There’s nothing more stress-inducing for business owners than having an overflowing, disorganised inbox. An out-of-control inbox can lead to missing an important opportunity or event, extra stress and constantly playing catch up (some have been known to reach over 40,000 emails!).
Putting a system in place is a far better idea than getting bogged down and seeing your productivity drop. Right now it might seem impossible to achieve the holy grail of ‘inbox zero,’ but there are plenty of ways to manage your emails better, get organised and achieve peace of mind.
Here are some ways to get back in control of your inbox:
1. Treat your inbox as a to-do list (inbox zero practice)
Every day identify what you need to do with each email. If no action is needed, archive it. If it’s an event invite, schedule the event and delete the email. If more action is required, create a long-term action email list and move it to that. More urgent tasks can be added to a separate list.
2. Use an automatic response for unsolicited email
Set an automatic message. Determine which mail is unsolicited or spam based on the content and ‘look’ of the email and delete it. You can easily set up a spam filter (although if you’re using Gmail you will rarely see spam in your inbox).
3. Don’t let anything sit in your inbox
Action it, move it or delete it. Don’t be scared to delete e-mails (don’t get into the habit of hoarding). Delete smartly, use folders or labels.
4. Organise your newsletters and updates
If you subscribe to lots of newsletters (especially as a new entrepreneur learning the ropes) organise them into folders. Delete emails that no longer serve a purpose.
5. Don’t constantly check email
Schedule in time during the day to check(first thing on a morning/lunchtime/evening)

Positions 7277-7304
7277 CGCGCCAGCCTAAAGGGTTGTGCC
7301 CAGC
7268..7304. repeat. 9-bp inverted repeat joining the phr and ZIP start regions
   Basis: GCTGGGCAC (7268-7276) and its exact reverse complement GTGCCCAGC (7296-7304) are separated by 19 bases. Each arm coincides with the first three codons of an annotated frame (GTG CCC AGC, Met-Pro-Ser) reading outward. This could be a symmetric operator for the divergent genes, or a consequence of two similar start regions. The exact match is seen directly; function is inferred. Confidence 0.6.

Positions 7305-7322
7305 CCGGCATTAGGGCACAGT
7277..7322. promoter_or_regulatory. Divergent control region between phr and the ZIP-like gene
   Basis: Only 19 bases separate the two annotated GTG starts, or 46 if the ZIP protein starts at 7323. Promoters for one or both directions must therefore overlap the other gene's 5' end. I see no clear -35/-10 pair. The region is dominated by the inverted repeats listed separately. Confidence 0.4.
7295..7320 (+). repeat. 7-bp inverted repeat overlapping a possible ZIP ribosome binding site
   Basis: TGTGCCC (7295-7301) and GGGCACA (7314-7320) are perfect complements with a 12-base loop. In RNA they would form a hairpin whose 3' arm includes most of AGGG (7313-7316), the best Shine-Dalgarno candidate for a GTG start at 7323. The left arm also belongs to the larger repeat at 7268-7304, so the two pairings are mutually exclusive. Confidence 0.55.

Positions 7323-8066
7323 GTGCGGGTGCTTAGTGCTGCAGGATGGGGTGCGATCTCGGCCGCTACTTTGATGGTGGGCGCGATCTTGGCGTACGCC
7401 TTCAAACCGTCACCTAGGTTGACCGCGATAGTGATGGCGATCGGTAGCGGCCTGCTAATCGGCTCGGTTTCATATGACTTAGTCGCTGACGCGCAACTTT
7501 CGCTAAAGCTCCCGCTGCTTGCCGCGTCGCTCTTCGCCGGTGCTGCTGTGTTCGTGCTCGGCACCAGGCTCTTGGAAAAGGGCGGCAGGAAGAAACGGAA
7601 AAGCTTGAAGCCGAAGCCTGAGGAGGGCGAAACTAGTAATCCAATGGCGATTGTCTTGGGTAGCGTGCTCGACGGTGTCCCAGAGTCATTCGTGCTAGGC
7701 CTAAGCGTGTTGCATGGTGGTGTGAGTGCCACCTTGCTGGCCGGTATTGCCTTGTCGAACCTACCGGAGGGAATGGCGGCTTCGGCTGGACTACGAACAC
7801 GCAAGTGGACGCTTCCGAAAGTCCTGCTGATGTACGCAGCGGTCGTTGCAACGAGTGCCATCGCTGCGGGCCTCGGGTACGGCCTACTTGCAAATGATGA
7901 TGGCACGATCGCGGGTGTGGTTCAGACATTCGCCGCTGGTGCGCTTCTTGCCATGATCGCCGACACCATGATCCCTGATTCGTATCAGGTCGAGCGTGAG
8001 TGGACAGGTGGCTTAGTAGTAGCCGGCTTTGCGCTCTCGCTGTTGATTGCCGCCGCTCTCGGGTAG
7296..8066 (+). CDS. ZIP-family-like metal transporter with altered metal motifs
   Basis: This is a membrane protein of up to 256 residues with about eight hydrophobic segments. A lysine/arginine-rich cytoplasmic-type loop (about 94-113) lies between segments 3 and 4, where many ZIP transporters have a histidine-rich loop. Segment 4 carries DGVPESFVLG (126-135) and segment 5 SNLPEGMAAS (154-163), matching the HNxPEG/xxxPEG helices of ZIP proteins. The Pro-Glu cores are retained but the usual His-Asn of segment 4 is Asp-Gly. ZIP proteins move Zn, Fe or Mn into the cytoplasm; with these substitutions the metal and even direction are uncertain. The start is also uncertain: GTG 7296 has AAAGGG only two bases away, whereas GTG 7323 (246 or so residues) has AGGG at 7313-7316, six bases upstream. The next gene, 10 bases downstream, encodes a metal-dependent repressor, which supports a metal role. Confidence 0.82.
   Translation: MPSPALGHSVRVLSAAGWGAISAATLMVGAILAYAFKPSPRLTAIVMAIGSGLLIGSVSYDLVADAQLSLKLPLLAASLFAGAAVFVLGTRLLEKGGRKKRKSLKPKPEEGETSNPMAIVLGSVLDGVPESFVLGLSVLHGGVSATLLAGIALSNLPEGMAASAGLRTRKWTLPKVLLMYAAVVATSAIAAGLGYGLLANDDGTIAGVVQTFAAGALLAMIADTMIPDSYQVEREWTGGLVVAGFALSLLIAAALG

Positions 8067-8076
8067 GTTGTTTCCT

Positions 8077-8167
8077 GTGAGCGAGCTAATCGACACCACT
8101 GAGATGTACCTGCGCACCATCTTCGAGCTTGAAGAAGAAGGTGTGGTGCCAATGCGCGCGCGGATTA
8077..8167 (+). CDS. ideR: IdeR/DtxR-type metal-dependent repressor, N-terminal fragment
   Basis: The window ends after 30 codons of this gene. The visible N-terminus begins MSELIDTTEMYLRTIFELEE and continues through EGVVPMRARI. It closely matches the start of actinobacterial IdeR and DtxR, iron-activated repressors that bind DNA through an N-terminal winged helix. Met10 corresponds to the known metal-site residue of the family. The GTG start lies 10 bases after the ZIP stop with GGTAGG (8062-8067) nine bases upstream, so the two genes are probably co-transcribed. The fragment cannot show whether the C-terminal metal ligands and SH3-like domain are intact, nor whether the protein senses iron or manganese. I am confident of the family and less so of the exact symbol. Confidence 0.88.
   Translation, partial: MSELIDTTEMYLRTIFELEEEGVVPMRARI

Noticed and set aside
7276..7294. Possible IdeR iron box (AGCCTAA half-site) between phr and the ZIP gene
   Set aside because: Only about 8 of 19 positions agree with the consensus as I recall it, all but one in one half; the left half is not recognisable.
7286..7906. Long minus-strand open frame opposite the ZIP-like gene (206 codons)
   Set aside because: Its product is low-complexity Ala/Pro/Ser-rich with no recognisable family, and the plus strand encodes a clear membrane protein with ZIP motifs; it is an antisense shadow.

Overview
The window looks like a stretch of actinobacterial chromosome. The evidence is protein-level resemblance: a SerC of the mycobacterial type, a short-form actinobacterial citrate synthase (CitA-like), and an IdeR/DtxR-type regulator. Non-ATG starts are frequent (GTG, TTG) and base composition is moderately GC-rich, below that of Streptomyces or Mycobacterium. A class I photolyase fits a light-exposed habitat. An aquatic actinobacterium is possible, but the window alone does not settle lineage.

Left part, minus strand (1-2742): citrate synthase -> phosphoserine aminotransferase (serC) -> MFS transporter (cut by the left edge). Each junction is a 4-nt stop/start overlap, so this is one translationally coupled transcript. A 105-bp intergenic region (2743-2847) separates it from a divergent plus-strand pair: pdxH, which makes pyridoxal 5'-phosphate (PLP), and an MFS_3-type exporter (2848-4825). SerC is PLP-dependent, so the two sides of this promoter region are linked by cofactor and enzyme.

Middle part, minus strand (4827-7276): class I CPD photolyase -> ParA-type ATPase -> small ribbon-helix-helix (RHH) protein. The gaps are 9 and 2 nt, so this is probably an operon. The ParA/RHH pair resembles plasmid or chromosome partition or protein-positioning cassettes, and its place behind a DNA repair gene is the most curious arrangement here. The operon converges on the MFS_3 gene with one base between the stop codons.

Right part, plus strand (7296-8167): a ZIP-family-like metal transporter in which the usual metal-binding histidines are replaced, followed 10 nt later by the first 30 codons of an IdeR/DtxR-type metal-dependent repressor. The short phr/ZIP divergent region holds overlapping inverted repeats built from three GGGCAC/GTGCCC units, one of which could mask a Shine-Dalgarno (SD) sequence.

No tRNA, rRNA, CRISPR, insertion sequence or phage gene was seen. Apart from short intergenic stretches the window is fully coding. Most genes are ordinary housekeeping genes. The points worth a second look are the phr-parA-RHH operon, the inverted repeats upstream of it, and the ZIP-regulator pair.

6. Use short responses
Reply using a couple of sentences at most to save time. If the email necessitates a longer response, call the sender or schedule a meeting.
7. Unsubscribe RUTHLESSLY
Look at the newsletters you’re signed up for – do you really need to be subscribed to them? Spend some time unsubscribing and be more selective about what you subscribe to – do you really need to? It’s tempting to sign up for lots of freebies but do you really need them?
8. Use smart questions
If you receive a lot of emails asking for advice, ask some questions before you respond. “Can it wait?” If yes, move to follow up folder. If no, ask “does it really require my attention?” If no, move to archives/trash. If yes, ask “Can I direct them to a resource instead?” If yes, send the link and move to trash/archives. If no, ask “am I ever going to respond to this?” If no, move to trash. If yes, respond in less than five sentences, then move to trash/archives.
9. Turn off all notification emails from social media accounts
There is no point in getting email notifications for Facebook updates or Tweets – go to the settings on each platform and ruthlessly untick the boxes!
Remember – don’t be too hard on yourself!
Don’t worry too much if it takes you a while to reach inbox zero. Be happy with achieving inbox 50-100 initially, which is much less stressful than inbox 40,000! Or you could always declare ’email bankruptcy’ by deleting everything and starting again!